Spring Burning on the Flint Hills Prairie
Thunderhead Engineering is located in the Flint Hills of Kansas in the center of the United States. Eighty-five million years ago, a vast ocean covered Kansas and left deep layers of limestone that make the hills impossible to cultivate. Fires ignited by Native Americans and lightning maintained the grassland, destroying shrubs and trees and letting native fire-adapted grasses thrive. Today, cattle graze in a faint echo of the 30 million bison that once roamed the prairie.
Burning is still essential to preserving the prairie in North America. Every spring fires and smoke spread over the prairie. Yesterday, March 29, 2020, many of the pastures around Manhattan were burned, and I want to share some images.
Burning is a coordinated activity. The image below, taken several years ago, shows Kansas State University graduate students planning the burn with my neighbors (this year we coordinated by phone). Around our house, my wife and I prepare by cutting the grass and setting out water hoses. When the time comes, we start a fire around the periphery.
The wind blows the flames and they race up the hills. Sometimes we burn late in the evening.
Brian Hardeman, President of Thunderhead, is a private pilot and shared some photos of fires from the air.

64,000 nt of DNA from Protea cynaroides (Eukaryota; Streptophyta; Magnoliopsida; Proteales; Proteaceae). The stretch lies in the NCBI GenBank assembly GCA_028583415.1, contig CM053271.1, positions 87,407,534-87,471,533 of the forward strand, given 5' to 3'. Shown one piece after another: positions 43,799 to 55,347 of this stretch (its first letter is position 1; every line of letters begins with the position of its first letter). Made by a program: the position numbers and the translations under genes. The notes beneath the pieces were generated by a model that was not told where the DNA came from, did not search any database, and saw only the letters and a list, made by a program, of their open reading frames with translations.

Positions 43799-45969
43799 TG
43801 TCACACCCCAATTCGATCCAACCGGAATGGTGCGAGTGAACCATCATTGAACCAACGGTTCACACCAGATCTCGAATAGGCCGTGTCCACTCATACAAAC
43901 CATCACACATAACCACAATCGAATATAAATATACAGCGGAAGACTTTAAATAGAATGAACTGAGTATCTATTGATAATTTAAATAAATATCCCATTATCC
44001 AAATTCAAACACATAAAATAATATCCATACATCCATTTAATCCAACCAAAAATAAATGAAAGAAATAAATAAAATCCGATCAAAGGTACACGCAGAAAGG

And this is the prairie the next morning. The second picture shows a hill in the distance that has been taken over by cedar trees because the land has not been burned.
Posted by: Daniel Swenson
The original tallgrass prairie covered 170 million acres (70 million hectares) of North America from Texas to Canada. Approximately 4 million acres (1.6 million hectares) remain. The Konza Prairie Biological Station operated by Kansas State University in cooperation with the Nature Conservancy is devoted to research of the prairie.
Pressure from European settlement on the Atlantic Coast forced the Kanza (or Kansa) people to migrate west from the Ohio valley to present-day Kansas City and the Kansas River Valley to the west. In a devastating series of treaties, their 20 million-acre domain was reduced to a 2 million-acre reservation and then to a 256,000-acre reservation at present-day Council Grove, Kansas. After the civil war white pressure finally forced the Kaw out of Kansas to Kay County, Oklahoma (Kaw Nation, The Darkest Period: The Kanza Indians and Their Last Homeland, 1846-1873 by Ronald D. Parks, Kaw people).
In the 16th century, an estimated 30 to 60 million bison lived in North America. Mass destruction of the once great herds of bison began in 1830. By 1884 there were around 325 wild bison left in the United States - including 25 in Yellowstone. By 1990 an estimated 20,000-25,000 bison were in public herds in North America and at least 250,000 bison in private herds by end of the decade (US Fish and Wildlife Service).